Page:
Islam being partial to an aggressive mindset accepted the military's domination over democratic norms and thus this psyche gave legitimacy to successive military govt and its stranglehold over the economy wherein the army put its finger in every economic pie. It also turned the Nelson's eye to the military's infiltration and thus stranglehold over the bureaucracy by appointing serving and retired military officers in important bureaucratic and economic appointments.

This unholy churn and mismatch of governance is the cause of Pakistan's woe wherein the democratic institutions and norms have been sabotage and totally put out of shape.

While Islam ruled supreme in Pakistan, it had not yet been encased ''in the show window''.

It was Zia, who ensured Pakistan breathed and slept Islam! It was again a Machevillian ploy of an illegitimate dictator to legitimise his regime and the US strategic interest in Afghanistan was his Allah given gift.

Zia's "vision" of Islamic predominance of all matters temporal is what has added to the identity crisis. Fundamentalist Wahhabism and the ummah, an unrealistic dream of all Moslems, has seized the people.

Therefore, all one can say is, Quo Vadis, Pakistan?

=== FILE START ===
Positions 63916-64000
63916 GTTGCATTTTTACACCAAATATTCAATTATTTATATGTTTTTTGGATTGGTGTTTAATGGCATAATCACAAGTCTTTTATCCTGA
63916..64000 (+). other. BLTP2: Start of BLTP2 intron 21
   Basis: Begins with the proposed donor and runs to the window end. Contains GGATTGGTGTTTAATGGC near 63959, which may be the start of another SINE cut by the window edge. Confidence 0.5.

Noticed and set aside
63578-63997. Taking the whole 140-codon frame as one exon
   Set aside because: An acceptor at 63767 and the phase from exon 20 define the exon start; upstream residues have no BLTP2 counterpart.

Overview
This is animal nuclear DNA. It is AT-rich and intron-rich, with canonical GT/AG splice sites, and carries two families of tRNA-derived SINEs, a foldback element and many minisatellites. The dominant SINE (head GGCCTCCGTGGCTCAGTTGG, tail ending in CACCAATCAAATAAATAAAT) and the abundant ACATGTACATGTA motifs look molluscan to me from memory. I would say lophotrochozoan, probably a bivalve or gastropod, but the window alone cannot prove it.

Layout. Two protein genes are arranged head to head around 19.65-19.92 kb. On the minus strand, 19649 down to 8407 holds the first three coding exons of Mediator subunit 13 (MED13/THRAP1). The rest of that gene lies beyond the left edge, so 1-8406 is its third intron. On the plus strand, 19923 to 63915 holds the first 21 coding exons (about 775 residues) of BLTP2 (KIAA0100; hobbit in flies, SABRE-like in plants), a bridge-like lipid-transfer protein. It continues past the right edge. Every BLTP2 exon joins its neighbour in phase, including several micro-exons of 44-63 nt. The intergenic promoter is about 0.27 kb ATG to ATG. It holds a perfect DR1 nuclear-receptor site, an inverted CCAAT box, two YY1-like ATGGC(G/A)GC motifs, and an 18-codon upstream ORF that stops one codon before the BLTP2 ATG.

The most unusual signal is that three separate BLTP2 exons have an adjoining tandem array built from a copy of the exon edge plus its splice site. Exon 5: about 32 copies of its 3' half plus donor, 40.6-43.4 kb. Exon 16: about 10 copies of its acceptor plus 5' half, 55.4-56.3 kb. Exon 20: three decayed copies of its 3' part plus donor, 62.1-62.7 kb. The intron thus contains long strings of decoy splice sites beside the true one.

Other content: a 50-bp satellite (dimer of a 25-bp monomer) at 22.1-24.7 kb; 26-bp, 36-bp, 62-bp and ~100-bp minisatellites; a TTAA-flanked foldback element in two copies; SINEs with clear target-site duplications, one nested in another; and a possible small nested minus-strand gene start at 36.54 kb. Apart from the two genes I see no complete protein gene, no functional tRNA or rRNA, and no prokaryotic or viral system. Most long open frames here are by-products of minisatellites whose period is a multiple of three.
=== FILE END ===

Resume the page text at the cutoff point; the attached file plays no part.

Last edited by Jedburgh; 02-02-2008 at 08:39 PM.
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Old 02-08-2008   #43
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The Long War Journal, 7 Feb 08: Pakistan's Interior Minister orders negotiations with Baitullah Mehsud
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The Pakistani government and the Taliban appear close to signing the next round of "peace" accords to end the fighting in the tribal areas and the settled districts of the Northwest Frontier Province. Pakistan's Interior Minister stated a deal can be made with Taliban leader Baitullah Mehsud, while Baitullah announces a cease-fire in northwestern Pakistan.

Interior Minister Hamid Nawaz has ordered the formation of a peace jirga, or committee, in order to conduct official talks with the Taliban and Baitullah. “The government, in collaboration with a jirga consisting of influential and local people from the Fata and the Frontier regions, would soon take measures for sustainable peace in the tribal areas," said Nawaz.

Nawaz claimed the government was operating from a position of strength due to military operations. "The demand of initiating a peace process was made by the Mehsuds, who are on the run after being crushed by the security forces in Waziristan," Nawaz said. "[Baitullah] Mehsud has no choice but to agree on the peace deal. It’s a matter of his survival.".....
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Old 04-10-2008   #44